Definitions

Beachwear

Beachwear

[beech-wair]

Beachwear refers to clothing suitable for wearing on a beach or urban beach. In terms of how much material is on the body, beachwear usually falls somewhere between swimwear and what a person wears when fully clothed.

Types

In an indoor pool, bathers will typically wear lycra briefs (men) or lycra one-piece tanksuits (women). On a beach, especially an urban beach, however, something more substantial is preferred by most. For men, this may consist of beach shorts that are long enough to come down almost to the knees, and sometimes beyond; on an urban beach, men will often wear beach shorts, which look like regular outerwear, but are made of non-absorbent, fast-drying fabrics. Dark colors, such as black, blend well with warm-weather business attire, and can also dry quickly in the sun, since dark color absorbs light. Women's beachwear often consist of a pair of shorts and a tank top.

Nowadays, however, beachwear is becoming more and more like swimwear, i.e., trunks for men and bikini for women, and may be worn elsewhere too.

History of beachwear

The invention of the railway, and the proliferation of rail travel in the mid 1800s made it possible for large numbers of people to visit coastal regions. While previously, people had bathed or frolicked nude on the beaches (skinny dipping), the increased popularity of coastal regions resulting from the ease of travel, and the more prudish Victorian morality created a need for beachwear.

In the 1800s and early 1900s beachwear consisted of heavy garments which covered most of the body. Women's beachwear usually covered from neck to ankle, including long sleeves. Men's wear usually consisted of knee-length trousers and a loose, usually sleeveless shirt. Both styles were made of fabrics such as flannel.

More recently, the appearance of urban beaches has created a demand for beachwear that, unlike swimwear, is appropriate to be worn in an urban setting, such as the downtown core of a major metropolitan city.

Transformability of beachwear

In some places, especially temperate coastal regions, many people like to remain "beach ready" at all times, i.e., to wear something that can be spontaneously transformed into beachwear. For men, simply wearing black shorts that have an integral belt made of nylon webbing (rather than shorts that have a drawstring) underneath regular trousers, together with a shirt that has a nice collar, for example, allow them to transform from formal attire to beachwear easily. This allows spontaneous unplanned visits to an urban beach that is usually located within the downtown business core of a city.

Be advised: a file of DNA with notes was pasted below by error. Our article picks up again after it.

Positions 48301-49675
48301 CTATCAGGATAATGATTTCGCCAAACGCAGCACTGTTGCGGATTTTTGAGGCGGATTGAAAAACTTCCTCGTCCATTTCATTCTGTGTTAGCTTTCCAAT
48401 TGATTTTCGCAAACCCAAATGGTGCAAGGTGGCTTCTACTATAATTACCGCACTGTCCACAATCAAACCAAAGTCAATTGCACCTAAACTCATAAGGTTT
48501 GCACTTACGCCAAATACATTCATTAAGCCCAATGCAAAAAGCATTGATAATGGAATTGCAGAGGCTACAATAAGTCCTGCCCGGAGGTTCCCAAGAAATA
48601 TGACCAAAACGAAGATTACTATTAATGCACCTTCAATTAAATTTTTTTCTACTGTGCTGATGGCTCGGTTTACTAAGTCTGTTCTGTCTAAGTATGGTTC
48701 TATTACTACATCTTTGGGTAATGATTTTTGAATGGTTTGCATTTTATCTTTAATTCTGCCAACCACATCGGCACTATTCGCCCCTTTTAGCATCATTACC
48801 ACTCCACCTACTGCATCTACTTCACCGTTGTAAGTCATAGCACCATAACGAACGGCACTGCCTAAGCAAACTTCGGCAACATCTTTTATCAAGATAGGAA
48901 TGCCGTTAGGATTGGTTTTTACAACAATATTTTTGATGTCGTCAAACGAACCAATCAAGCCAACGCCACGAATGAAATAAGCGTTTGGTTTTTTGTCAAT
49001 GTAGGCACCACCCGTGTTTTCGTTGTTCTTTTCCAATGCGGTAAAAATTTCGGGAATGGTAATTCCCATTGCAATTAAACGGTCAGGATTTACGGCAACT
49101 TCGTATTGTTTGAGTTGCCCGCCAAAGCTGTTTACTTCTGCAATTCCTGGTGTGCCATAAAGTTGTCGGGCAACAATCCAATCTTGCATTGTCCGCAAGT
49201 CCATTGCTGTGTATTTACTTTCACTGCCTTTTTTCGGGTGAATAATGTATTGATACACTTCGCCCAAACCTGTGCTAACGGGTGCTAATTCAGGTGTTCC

Transformable beachwear makes lunch hour trips to the beach possible, reducing the need to find a place to change, or to carry an additional set of clothing. Good beach shorts will mostly be hydrodynamic, and will dry within 10 to 15 minutes of sunbathing on hot black granite or dark cement that absorbs a lot of the water. Because urban beaches usually have roughly-textured black surfaces that absorb both water and sun (thus, heating up easily), good beachwear can usually be dried while it is being worn on the body, simply by lying down to sunbathe for a few minutes.

Combination with outerwear

An advantage of wearing beachwear underneath regular clothing is the ease with which it can be quickly and easily changed. When a changeroom is not available, beach shorts worn under regular trousers make it easy to change from dress slacks to jeans or vice versa, such as when changing in a parking lot, in one's vehicle, or in a similar public space.

Beachwear within a hierarchy of formality: related concepts

Beachwear is not necessarily used for swimming or bathing, and may be used just for lounging around a beach. It is therefore not mandatory to be hydrodynamic or fast-drying, but specifically designed beachwear is as a rule either or both; some swimwear, notably diving suits, is rather unfit for use on land.

Beachwear can be classified within a hierarchy of formality as follows:

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